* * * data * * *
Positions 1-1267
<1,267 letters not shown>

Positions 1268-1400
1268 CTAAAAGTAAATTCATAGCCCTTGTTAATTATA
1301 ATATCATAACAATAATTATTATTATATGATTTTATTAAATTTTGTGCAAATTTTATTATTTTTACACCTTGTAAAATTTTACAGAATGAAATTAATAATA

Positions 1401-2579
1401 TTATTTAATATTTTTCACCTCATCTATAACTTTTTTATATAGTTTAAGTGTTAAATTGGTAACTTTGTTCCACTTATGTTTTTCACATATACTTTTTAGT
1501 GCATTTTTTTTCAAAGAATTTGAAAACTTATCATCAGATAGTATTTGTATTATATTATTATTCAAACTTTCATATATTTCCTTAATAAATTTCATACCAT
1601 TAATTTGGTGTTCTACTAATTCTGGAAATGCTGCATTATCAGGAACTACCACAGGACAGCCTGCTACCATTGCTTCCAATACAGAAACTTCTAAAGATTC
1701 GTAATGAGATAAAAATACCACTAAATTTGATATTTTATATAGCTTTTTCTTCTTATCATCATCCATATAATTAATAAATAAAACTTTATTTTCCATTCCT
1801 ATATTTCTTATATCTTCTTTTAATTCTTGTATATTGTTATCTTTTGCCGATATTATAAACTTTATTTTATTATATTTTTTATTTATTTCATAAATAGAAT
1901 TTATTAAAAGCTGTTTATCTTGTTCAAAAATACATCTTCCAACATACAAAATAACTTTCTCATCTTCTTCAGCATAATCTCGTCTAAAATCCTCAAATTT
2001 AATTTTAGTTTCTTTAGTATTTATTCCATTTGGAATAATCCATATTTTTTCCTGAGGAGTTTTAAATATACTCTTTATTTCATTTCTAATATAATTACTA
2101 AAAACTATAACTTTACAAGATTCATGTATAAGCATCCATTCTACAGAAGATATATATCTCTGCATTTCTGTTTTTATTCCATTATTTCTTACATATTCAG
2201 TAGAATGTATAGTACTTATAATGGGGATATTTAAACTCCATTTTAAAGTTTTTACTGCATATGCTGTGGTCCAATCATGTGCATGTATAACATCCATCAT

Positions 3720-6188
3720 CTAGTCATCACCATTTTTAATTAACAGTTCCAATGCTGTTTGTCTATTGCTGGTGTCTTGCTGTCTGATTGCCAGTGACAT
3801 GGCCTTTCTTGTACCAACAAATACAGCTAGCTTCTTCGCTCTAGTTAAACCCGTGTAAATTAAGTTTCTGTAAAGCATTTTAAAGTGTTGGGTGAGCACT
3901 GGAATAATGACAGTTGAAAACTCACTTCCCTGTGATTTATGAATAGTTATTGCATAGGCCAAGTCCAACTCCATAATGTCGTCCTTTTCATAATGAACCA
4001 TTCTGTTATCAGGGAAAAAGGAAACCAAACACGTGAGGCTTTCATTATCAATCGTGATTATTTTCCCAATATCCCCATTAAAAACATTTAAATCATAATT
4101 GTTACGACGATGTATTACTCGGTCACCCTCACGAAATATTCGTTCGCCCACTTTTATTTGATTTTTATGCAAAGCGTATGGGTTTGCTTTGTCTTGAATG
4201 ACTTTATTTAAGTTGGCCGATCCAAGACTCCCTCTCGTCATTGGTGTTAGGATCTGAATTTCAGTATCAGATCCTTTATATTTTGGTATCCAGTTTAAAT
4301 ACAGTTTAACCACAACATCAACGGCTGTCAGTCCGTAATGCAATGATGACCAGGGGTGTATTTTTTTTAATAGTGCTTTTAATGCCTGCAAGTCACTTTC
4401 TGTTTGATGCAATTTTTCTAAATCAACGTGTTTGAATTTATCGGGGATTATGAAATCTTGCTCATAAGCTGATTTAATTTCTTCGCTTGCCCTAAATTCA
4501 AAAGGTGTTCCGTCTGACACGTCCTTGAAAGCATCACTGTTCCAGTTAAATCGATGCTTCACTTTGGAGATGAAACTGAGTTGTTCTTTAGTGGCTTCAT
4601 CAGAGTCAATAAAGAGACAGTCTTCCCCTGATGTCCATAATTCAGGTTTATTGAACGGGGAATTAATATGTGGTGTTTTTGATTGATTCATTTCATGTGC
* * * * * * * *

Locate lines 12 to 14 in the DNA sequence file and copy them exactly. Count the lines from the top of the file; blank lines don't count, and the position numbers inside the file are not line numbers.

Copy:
1901 TTATTAAAAGCTGTTTATCTTGTTCAAAAATACATCTTCCAACATACAAAATAACTTTCTCATCTTCTTCAGCATAATCTCGTCTAAAATCCTCAAATTT
2001 AATTTTAGTTTCTTTAGTATTTATTCCATTTGGAATAATCCATATTTTTTCCTGAGGAGTTTTAAATATACTCTTTATTTCATTTCTAATATAATTACTA
2101 AAAACTATAACTTTACAAGATTCATGTATAAGCATCCATTCTACAGAAGATATATATCTCTGCATTTCTGTTTTTATTCCATTATTTCTTACATATTCAG